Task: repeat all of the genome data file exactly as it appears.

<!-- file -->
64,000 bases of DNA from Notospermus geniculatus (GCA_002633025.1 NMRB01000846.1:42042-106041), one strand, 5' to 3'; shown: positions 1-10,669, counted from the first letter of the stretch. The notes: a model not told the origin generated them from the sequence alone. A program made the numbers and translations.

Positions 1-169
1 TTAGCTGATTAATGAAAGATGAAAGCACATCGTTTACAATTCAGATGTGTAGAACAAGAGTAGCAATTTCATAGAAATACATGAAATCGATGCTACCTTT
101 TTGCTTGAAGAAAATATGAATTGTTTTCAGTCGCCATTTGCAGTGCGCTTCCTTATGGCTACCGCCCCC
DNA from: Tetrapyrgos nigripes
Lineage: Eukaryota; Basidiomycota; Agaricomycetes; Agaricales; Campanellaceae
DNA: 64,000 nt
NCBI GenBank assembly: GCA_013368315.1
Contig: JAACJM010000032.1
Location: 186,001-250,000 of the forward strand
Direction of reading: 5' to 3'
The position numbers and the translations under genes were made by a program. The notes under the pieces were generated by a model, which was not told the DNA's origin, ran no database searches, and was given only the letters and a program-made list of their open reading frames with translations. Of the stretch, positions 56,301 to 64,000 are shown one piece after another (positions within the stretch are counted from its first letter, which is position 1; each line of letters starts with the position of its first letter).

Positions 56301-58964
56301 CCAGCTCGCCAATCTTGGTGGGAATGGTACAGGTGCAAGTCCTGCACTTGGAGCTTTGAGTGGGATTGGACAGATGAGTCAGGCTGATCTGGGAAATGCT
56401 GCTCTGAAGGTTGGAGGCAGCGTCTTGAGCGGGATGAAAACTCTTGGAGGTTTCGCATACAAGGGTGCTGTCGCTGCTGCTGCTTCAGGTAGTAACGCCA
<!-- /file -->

64,000 bases of DNA from Notospermus geniculatus (GCA_002633025.1 NMRB01000846.1:42042-106041), one strand, 5' to 3'; shown: positions 1-10,669, counted from the first letter of the stretch. The notes: a model not told the origin generated them from the sequence alone. A program made the numbers and translations.

Positions 1-169
1 TTAGCTGATTAATGAAAGATGAAAGCACATCGTTTACAATTCAGATGTGTAGAACAAGAGTAGCAATTTCATAGAAATACATGAAATCGATGCTACCTTT
101 TTGCTTGAAGAAAATATGAATTGTTTTCAGTCGCCATTTGCAGTGCGCTTCCTTATGGCTACCGCCCCC
DNA from: Tetrapyrgos nigripes
Lineage: Eukaryota; Basidiomycota; Agaricomycetes; Agaricales; Campanellaceae
DNA: 64,000 nt
NCBI GenBank assembly: GCA_013368315.1
Contig: JAACJM010000032.1
Location: 186,001-250,000 of the forward strand
Direction of reading: 5' to 3'
The position numbers and the translations under genes were made by a program. The notes under the pieces were generated by a model, which was not told the DNA's origin, ran no database searches, and was given only the letters and a program-made list of their open reading frames with translations. Of the stretch, positions 56,301 to 64,000 are shown one piece after another (positions within the stretch are counted from its first letter, which is position 1; each line of letters starts with the position of its first letter).

Positions 56301-58964
56301 CCAGCTCGCCAATCTTGGTGGGAATGGTACAGGTGCAAGTCCTGCACTTGGAGCTTTGAGTGGGATTGGACAGATGAGTCAGGCTGATCTGGGAAATGCT
56401 GCTCTGAAGGTTGGAGGCAGCGTCTTGAGCGGGATGAAAACTCTTGGAGGTTTCGCATACAAGGGTGCTGTCGCTGCTGCTGCTTCAGGTAGTAACGCCA